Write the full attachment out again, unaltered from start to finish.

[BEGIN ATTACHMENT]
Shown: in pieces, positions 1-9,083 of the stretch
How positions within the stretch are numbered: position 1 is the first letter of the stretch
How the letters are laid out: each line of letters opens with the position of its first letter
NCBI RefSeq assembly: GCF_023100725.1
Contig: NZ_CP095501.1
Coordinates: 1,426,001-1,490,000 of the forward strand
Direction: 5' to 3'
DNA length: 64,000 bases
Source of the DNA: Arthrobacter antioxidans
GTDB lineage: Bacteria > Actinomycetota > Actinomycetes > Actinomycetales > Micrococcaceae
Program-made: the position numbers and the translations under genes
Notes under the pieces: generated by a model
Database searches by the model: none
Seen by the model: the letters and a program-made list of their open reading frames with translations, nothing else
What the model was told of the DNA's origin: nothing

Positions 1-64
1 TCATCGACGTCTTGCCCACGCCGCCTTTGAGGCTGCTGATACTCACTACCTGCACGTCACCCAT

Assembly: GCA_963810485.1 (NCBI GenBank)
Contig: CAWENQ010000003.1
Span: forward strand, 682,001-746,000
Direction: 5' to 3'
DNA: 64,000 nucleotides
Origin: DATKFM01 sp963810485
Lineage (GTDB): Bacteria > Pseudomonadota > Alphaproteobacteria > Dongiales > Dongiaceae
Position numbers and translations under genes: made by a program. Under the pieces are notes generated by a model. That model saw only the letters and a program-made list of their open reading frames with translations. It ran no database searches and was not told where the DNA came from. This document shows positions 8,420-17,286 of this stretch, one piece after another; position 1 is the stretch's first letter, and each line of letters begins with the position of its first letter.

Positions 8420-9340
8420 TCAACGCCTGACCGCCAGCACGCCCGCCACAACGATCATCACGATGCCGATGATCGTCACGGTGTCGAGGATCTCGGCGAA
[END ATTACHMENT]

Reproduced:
Shown: in pieces, positions 1-9,083 of the stretch
How positions within the stretch are numbered: position 1 is the first letter of the stretch
How the letters are laid out: each line of letters opens with the position of its first letter
NCBI RefSeq assembly: GCF_023100725.1
Contig: NZ_CP095501.1
Coordinates: 1,426,001-1,490,000 of the forward strand
Direction: 5' to 3'
DNA length: 64,000 bases
Source of the DNA: Arthrobacter antioxidans
GTDB lineage: Bacteria > Actinomycetota > Actinomycetes > Actinomycetales > Micrococcaceae
Program-made: the position numbers and the translations under genes
Notes under the pieces: generated by a model
Database searches by the model: none
Seen by the model: the letters and a program-made list of their open reading frames with translations, nothing else
What the model was told of the DNA's origin: nothing

Positions 1-64
1 TCATCGACGTCTTGCCCACGCCGCCTTTGAGGCTGCTGATACTCACTACCTGCACGTCACCCAT

Assembly: GCA_963810485.1 (NCBI GenBank)
Contig: CAWENQ010000003.1
Span: forward strand, 682,001-746,000
Direction: 5' to 3'
DNA: 64,000 nucleotides
Origin: DATKFM01 sp963810485
Lineage (GTDB): Bacteria > Pseudomonadota > Alphaproteobacteria > Dongiales > Dongiaceae
Position numbers and translations under genes: made by a program. Under the pieces are notes generated by a model. That model saw only the letters and a program-made list of their open reading frames with translations. It ran no database searches and was not told where the DNA came from. This document shows positions 8,420-17,286 of this stretch, one piece after another; position 1 is the stretch's first letter, and each line of letters begins with the position of its first letter.

Positions 8420-9340
8420 TCAACGCCTGACCGCCAGCACGCCCGCCACAACGATCATCACGATGCCGATGATCGTCACGGTGTCGAGGATCTCGGCGAA